There’s always a great story in a red light district. Like the time I was penniless in Bangkok and had to walk 45 minutes back to a hotel just 24 hours after landing in Thailand. Or the time I spent all night in Amsterdam and should have missed my flight.
So when Friday’s agenda called for a visit to Monrovia’s red light district, my crew and I were amped. Over coffee, our Sierra Leone-based, Lebanese born security detail advised us on the trip I planned that morning. “I can’t be held completely responsible for what happens inside there,” he told us. Didn’t he know that those exact words fuel producers? Anything was possible.
This red light district is like any third world capital’s main market – crowded with people, impossible to navigate, and unquestionably dangerous. It is here, as we were told, where thieves live by day and mass murderers crawl through night.
Two of our main characters live there. We didn’t know what to expect. We had strict orders from security: stay in the car until they surveyed the scene, never stray far, bring smaller cameras, and leave on their command.
Our first stop was with Richard. After navigating through the streets – curious eyes scoping our intentions – we finally made it to a mud shack without water and electricity. This was where Richard grew up with his sister. He doesn’t see her much anymore; the scene is pretty desperate. It’s a converted swamp that in the rainy season can pose awfully difficult challenges for houses that aren’t built to sustain Mother Nature’s wrath. But like everybody in Monrovia, they somehow survive with what they have.
A mile away, which seemed like an eternity through the crowded foot traffic at red light, we visited Richard’s current home. He now lives with his guardian, Howard Napoleon, and his family. Richard doesn’t remember meeting Napoleon in 1990, but Napoleon will never forget it.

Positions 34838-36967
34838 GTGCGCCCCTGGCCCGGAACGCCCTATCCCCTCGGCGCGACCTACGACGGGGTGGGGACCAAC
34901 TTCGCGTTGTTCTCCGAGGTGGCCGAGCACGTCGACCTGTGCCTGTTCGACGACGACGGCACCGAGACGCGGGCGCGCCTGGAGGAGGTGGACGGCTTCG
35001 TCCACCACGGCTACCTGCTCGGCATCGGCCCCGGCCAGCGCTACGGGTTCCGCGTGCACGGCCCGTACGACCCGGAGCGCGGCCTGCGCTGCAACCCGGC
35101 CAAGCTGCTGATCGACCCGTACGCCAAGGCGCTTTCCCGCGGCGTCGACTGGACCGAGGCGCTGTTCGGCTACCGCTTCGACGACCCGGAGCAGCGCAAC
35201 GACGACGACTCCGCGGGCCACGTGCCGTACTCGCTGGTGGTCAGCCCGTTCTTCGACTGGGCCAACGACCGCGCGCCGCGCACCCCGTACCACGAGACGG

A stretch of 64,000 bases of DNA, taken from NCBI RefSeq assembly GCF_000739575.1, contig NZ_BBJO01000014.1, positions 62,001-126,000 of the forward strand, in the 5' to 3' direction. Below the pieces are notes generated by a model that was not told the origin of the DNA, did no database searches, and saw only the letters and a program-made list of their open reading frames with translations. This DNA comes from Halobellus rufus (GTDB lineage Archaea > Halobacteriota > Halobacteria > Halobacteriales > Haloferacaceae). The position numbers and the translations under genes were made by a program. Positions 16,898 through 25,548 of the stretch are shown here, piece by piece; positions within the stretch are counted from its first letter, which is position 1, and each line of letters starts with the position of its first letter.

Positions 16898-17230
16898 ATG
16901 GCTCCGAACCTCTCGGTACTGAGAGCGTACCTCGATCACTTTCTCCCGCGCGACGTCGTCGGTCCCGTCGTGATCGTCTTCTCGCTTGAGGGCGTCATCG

The time was 1990. Liberia’s civil conflict was less than a year old. Then-President Samuel Doe was slowly losing power to rival tribes both in the east and in the north and west. He was eager to flex his muscles at the expense of hundreds of civilians from rival tribes hiding at St. Peter’s Lutheran Church. Doe led his troops into the church. His thirty men opened fire and wielded their butcher knives. Twenty minutes later, 600 were dead. From a Reuters reporter on the scene: “The entire floor of the church was thick with bloodstains and bodies were huddled under pews where the victims tried to hide. Bodies of boys 7 or 8 years old were draped on the altar and a pile of bodies was half-hidden in a dark corner.”
One of those lifeless bodies was Richard’s father. Another was his uncle. Richard was slashed in the leg. He lost it completely. Napoleon arrived on the scene to take those wounded to the hospital, including two-year-old Richard. During our interview with Napoleon at his home in the red light district, in front of a group of forty children – an audience we seem to have everywhere we go in Liberia – Napoleon told us how awful that day was. When I asked him to describe Richard’s condition in detail, he wouldn’t do it with our young audience present. So after the interview, we moved away and set up for a second interview look. There, he told me that Richard’s intestines were falling out of his body from the knife wound. Napoleon thought there was no way Richard would survive. He also figured he would never find out because he fled to Ghana weeks later.
When Napoleon returned in 1997, he asked those he knew if ‘Baby Duo’ – Richard’s name to those who cared for him as a child – was still alive. Miraculously, he was. Napoleon tracked him down and introduced himself to Richard, who obviously had no memory of Napoleon’s heroic efforts. They instantly connected. And in 2002, Napoleon officially adopted Richard. Now Richard has his own family – a two-year-old daughter.
Tomorrow morning, we interview Richard at St. Peter's Lutheran.
See, there’s always a good story in the red light district.